Rep. Liz Cheney (R-Wyo.) is all but rolling out the red carpet for her own ouster as House GOP conference chair next week and her expected replacement with Trump defender Rep. Elise Stefanik (R-N.Y.).
Why it matters: Cheney’s political falling out with House Minority Leader Kevin McCarthy (R-Calif.) is the ultimate proxy war between Republicans who remain beholden to a former president who falsely claims the election was stolen from him, or breaking free from Donald Trump to refocus on traditional conservative values.
Driving the news: “We must be brave enough to defend the basic principles that underpin and protect our freedom and our democratic process,” Cheney wrote Wednesday in a Washington Post op-ed.
- “I am committed to doing that, no matter what the short-term political consequences might be."
- “I am a conservative Republican, and the most conservative of conservative values is reverence for the rule of law.”
Between the lines: In the short term, McCarthy wants to get rid of Cheney so he can refocus on gaining the House majority — and the title of speaker — in 2022.
- He sees embracing Trump as his ticket to getting there and is willing to steamroll anything getting in his way.
- In the long term, Cheney thinks her principled stand may not only save the Republican Party but distinguish her as a truth-teller worthy of potentially being president herself one day.
By any measure, the Republican Party should be unified right now.
- The past is dim: It lost the White House and Senate in November and narrowed the gap but remained in the minority in the House.
- The future is bright: The party will largely control this year's redistricting battles in the states; the Democrats are seeing their already-narrow House margin threatened by retirements, and history shows the party in power loses seats in midterm elections.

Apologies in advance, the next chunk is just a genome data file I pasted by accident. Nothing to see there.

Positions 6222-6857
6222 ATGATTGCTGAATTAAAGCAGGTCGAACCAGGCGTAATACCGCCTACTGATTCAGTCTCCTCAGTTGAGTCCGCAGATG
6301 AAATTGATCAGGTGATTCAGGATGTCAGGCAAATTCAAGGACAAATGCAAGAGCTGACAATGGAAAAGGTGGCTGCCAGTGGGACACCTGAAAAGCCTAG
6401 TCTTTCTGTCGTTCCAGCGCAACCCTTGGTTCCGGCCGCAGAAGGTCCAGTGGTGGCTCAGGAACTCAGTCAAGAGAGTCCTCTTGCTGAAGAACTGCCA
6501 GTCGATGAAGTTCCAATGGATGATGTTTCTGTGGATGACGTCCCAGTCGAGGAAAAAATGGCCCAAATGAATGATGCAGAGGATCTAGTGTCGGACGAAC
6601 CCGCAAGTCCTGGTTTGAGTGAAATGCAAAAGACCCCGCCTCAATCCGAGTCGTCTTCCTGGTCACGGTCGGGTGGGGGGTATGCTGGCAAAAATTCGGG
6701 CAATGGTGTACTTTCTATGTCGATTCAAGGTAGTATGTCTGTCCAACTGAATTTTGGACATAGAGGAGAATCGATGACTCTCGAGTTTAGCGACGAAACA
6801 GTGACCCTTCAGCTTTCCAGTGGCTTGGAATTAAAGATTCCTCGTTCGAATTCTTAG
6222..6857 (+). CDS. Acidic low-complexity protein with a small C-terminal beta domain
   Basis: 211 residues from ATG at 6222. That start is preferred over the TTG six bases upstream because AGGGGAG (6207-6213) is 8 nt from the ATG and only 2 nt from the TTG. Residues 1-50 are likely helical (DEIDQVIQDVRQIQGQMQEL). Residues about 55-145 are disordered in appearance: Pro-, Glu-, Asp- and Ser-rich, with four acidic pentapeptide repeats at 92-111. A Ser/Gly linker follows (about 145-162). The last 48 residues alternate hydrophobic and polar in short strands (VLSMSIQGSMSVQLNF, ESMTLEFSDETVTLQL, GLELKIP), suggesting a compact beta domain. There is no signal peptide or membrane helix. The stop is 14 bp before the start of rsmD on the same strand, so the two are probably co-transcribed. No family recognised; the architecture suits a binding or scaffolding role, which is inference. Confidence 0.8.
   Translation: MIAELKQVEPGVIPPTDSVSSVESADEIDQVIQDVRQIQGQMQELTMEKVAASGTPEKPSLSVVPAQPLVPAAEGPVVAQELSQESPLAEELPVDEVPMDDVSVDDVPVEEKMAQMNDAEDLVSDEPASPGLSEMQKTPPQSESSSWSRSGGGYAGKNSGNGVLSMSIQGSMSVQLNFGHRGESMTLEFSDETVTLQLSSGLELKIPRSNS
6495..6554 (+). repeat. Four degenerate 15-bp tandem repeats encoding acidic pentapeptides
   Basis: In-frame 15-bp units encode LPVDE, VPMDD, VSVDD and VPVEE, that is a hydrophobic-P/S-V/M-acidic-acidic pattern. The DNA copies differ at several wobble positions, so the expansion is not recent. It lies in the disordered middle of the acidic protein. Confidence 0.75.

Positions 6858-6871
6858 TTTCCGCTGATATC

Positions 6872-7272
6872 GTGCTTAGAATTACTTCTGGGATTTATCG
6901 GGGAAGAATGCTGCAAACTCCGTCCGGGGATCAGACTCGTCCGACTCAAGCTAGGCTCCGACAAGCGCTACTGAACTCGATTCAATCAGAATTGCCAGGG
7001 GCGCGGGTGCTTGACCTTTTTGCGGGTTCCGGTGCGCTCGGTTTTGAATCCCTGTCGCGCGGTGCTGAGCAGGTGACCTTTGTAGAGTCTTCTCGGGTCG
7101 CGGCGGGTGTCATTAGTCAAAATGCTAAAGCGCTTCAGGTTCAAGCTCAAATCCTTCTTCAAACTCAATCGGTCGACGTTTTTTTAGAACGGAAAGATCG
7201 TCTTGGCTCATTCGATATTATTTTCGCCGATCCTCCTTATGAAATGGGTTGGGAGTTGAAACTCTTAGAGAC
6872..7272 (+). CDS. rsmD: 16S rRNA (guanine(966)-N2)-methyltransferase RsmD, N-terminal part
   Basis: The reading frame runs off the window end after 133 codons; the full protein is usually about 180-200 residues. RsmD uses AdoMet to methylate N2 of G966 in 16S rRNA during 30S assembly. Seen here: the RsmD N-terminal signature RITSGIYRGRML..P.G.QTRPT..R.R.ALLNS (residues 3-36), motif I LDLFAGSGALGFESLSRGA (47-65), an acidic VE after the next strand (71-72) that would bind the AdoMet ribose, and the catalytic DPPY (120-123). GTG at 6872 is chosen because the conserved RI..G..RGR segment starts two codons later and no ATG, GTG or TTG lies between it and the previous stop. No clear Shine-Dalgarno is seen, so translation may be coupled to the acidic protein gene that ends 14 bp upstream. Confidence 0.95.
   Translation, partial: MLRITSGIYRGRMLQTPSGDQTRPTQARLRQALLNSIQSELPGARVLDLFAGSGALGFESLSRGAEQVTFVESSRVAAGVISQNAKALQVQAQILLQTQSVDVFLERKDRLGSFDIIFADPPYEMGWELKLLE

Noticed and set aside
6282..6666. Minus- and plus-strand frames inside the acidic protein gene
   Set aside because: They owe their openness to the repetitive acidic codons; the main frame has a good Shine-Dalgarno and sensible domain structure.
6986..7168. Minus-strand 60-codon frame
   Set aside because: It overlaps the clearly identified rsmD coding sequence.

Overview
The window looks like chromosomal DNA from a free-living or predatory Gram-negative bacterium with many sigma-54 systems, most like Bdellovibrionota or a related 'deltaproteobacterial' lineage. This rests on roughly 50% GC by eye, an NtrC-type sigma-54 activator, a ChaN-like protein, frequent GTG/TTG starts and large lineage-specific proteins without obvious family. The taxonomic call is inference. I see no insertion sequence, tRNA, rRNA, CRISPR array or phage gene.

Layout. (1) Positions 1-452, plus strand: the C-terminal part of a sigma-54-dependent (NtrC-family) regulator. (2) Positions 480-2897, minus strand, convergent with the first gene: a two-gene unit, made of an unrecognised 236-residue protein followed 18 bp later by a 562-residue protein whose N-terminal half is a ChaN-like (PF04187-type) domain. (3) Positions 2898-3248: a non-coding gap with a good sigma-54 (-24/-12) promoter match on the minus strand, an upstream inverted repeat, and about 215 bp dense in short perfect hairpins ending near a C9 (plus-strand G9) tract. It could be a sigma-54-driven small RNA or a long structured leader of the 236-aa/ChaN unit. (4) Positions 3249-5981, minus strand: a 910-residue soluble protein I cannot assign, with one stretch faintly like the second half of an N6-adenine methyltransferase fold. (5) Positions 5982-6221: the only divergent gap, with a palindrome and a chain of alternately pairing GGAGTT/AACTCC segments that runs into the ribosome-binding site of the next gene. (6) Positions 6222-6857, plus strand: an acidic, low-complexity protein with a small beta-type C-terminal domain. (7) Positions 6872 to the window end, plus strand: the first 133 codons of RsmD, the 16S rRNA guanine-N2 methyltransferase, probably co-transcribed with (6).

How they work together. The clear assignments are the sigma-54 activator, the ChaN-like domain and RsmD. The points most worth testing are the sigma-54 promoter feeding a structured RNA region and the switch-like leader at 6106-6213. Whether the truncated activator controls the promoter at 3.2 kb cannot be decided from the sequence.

- Yet none of those factors has convinced McCarthy and his leadership team to disband the circular firing squad.
If plans unfold as expected, the House Republican conference will hold a snap leadership election next week and oust Cheney.
- Stefanik, who gained national attention for her defense of Trump during his first impeachment trial, will replace her. Stefanik already has the backing of House leadership and Trump, despite being far less conservative than Cheney.
- Cheney will emerge a political martyr, held up by some Democrats in the short term as a partisan sacrifice despite, at one time, having loathed her, her father, former Vice President Dick Cheney, and even her mother, Lynne.
- She'll also have a unique brand compared to the likes of election-deniers such as Sens. Ted Cruz (R-Texas) and Josh Hawley (R-Mo.).
Cheney has been baiting this outcome.
- She's doubled- and tripled-down on her condemnation of the former president — despite his stranglehold on her peers, and his enduring grip on GOP voters across the country.
- She's also made no secret of her political aspirations. Cheney was raised in a family with an eagle-eyed view of how to advance in Republican politics.
- Last week, she told the New York Post she isn't ruling out a future presidential run, admitting that she thinks standing her ground after the Jan. 6 Capitol attack is a quality that voters will end up preferring in a 2024 candidate.